Comparison of FEA and closed form solution for fluid velocity in a channel

1. Oct 27, 2008

coolarm

I am trying to compare the fluid velocity given by the closed form solution and FEA analysis for fluid flowing through a channel that is 800u long and 100u wide.

I am using the equation vmax= (gradP)*(radius)^2/(4*viscosity)

I got 8.4cm/s in the former compared to ~10cm/s in the latter.

What could be the reason for the difference in both values. I thought of some like entrance length which is considerable compared, FEA has a square cross section instead of circular.

Am I right? Are there any more reasons. If so can I compensate for any of them using, say an extra term or longer channel (though FEA could take more time) etc.

Phew!!!Lot of questions
Shree

2. Oct 27, 2008

minger

There are numerous reasons that the numeric solution could be off. People spend years verifying and validating codes to ensure accuracy. The simplest explanation could be mesh size, then you have numerical differencing error, truncation error, the list goes on and on.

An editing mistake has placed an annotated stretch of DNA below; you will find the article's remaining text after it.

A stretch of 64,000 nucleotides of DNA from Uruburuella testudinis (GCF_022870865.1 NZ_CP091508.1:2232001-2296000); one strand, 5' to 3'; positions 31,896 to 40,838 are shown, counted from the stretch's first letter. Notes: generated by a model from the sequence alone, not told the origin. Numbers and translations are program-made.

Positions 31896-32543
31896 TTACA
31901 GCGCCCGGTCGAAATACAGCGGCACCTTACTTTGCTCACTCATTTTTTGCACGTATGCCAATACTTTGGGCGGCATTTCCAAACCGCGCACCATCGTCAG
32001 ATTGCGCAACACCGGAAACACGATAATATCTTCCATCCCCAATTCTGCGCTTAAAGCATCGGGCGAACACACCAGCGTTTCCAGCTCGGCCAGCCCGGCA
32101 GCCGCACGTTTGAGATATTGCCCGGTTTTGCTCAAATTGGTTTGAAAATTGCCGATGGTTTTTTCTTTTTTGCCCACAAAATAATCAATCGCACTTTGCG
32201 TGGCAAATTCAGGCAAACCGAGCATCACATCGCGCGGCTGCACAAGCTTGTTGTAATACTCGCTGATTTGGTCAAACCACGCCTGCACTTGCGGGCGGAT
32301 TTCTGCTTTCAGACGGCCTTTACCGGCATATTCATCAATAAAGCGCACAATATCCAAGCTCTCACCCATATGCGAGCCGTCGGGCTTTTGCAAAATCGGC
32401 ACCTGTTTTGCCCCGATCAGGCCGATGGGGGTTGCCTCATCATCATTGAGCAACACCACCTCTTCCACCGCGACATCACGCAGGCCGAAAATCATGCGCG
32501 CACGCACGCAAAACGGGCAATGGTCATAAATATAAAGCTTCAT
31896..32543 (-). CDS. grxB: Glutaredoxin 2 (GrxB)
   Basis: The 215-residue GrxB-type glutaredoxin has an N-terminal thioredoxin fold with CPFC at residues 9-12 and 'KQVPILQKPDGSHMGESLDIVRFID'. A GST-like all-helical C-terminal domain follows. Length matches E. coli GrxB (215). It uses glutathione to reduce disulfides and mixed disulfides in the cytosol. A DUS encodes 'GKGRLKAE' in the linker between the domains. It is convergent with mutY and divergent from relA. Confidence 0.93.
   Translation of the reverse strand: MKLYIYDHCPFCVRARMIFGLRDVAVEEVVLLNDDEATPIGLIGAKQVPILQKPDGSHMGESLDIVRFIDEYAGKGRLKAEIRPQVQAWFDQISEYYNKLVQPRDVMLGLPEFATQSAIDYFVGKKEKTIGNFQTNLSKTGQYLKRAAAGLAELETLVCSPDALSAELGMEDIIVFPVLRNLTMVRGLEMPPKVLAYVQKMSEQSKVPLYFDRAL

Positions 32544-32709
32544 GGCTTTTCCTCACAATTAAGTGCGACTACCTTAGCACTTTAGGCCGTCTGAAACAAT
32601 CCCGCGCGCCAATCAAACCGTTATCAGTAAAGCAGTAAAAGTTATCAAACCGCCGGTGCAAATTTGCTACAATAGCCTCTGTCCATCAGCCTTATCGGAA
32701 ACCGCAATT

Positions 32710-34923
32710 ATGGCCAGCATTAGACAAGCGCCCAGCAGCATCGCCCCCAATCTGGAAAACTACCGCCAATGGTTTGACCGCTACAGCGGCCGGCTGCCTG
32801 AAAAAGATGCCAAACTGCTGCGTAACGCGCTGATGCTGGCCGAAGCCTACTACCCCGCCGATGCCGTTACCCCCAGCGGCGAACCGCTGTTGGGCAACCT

From what I hear, some of the guys here ran a simple pipe flow with our latest greatest CFX code, and it failed to get the analytic solution horribly.

3. Oct 27, 2008

coolarm

Minger,

That is interesting. First of all, I am an Electrical Engineer, so I might be wrong in any of my statements.

I thought that FEA analysis takes into account every detail in my structure (two of the differences I had already mentioned) and hence should be accurate. Though I know that a coarse mesh size will give a result which is slightly farther from the actual value. However, I thought that the closed form solution would be farther away from the actual value compared to FEA.

From your feedback, I guess values of 8.4 and 10 are acceptable in this case.

Shree

4. Oct 27, 2008

minger

There's a running joke that goes around between fluid dynamicists that the numerical ones (CFD) believe the experimental guys over their stuff, and the experimental guys believe the CFD over theirs.

I don't think that CFD has gotten user-proof to the point that anyone can step in and get good results. It's still at a point where the person using it has a large (relative) effect on the answers, particularly with generating meshes.

If the problem that you're testing has a closed form analytic solution then you can assume that to be correct. Simple invisid-incompressible pipe flow would be an example. You'll never get a more correct answer than what you have on paper.

Now with that in mind, you are correct that numerical solutions give you the opportunity to add complexities such as viscous flows, pipe roughness, compressibility factors. However, trying to model a simple flow, you can easily see that these things aren't foolproof, and are by no way perfect.